However, globalisation and the changing business landscape can create more jobs in existing sectors as well as new jobs within new sectors – this could lessen the need to adapt to the changing external environment in some sectors. Therefore, the need for graduates to navigate the changing global business landscape and provide solutions which can guide organisations is dependent on the industry and location to some extent (DI PIETRO, GIRSBERGER and VUILLE, 2007). For instance, the UK (developed economy) is over 80% service based, which likely increases the need to adapt to emerging technology and professions, where as countries in Africa such as Angola for example are still developing their agricultural markets – with the value of agricultural production in Africa increasing by +160% over the last 30 years – making these issues somewhat irrelevant in these African economies today. However, the increased number of jobs as a result of the globalisation may be a result of demographic factors such as increased population sizes, in which case, increased competition for these jobs would likely offset any benefits created (NEPAD, 2013). Furthermore, it may be difficult to foresee or predict certain changes in the business environment, for instance, sudden changes in monetary policy which lead to increased/decreased interest rates, altering demand, supply and business costs. Although, businesses and graduates should prepare for multiple different outcomes with the use of contingency planning in order to prevent uncertainty.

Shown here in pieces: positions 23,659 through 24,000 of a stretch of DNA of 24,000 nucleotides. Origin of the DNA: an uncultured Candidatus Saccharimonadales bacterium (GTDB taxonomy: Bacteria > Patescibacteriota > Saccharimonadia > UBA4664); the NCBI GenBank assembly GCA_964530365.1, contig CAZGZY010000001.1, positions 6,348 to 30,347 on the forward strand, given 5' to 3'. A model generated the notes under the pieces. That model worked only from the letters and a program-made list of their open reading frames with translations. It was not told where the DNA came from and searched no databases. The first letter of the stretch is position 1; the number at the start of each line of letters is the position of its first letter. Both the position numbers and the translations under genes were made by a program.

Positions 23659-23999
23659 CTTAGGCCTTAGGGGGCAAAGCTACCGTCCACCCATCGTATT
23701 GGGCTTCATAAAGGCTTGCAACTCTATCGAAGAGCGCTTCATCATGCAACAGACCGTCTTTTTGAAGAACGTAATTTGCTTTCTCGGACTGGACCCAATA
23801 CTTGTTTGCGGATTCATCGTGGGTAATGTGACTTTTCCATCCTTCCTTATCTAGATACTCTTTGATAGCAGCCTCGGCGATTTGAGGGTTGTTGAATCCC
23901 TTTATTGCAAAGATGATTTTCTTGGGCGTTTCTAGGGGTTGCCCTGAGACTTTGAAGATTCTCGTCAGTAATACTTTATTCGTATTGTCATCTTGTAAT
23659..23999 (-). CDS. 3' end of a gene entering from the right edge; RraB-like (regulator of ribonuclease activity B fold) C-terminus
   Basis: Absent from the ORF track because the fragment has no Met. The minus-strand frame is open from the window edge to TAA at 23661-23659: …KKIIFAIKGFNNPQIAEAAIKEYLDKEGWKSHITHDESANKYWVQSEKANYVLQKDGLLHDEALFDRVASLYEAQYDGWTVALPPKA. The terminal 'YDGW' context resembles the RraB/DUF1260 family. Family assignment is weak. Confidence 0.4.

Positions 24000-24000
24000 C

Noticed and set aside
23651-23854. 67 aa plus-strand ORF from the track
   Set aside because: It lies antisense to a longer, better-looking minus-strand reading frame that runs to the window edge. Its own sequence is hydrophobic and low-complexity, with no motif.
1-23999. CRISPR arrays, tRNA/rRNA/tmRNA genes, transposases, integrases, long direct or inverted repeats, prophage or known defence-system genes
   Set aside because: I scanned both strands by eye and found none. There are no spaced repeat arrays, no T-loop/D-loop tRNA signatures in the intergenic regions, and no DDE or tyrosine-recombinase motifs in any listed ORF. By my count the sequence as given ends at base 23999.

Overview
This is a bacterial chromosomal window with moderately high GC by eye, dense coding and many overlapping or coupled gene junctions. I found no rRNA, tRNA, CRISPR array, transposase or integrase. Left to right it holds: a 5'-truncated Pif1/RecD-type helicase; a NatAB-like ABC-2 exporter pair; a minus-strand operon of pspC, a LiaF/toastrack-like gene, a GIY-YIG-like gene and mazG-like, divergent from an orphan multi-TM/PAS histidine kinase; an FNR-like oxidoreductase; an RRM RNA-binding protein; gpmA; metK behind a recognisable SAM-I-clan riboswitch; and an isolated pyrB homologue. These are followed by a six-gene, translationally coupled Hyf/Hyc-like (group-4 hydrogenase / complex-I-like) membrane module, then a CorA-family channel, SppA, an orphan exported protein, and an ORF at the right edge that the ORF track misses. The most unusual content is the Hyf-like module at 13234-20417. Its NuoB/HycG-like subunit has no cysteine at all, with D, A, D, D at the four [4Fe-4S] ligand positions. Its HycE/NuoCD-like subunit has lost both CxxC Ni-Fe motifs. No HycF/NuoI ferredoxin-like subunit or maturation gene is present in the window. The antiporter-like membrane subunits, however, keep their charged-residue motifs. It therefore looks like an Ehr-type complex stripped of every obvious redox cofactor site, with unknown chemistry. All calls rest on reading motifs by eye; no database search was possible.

It is evident that universities need to continue to alter their methods and content of teaching in order to be able to produce competent graduates who are aware of the changing global business landscape. Dynamic strategic management as well as thorough and continuous use of STEEPLE analysis should manage this, allowing universities to continuously keep up with changes in the environment. Whilst Business School students should keep up to date with business news and changes in legal, economic, ethical and environmental standards, as well as changes in technology in order to become adjusted to changeable circumstances. Consequently, if graduates have these attributes and the ability to comply with the dynamic circumstances, they are more likely to be successful within organisations in today’s society.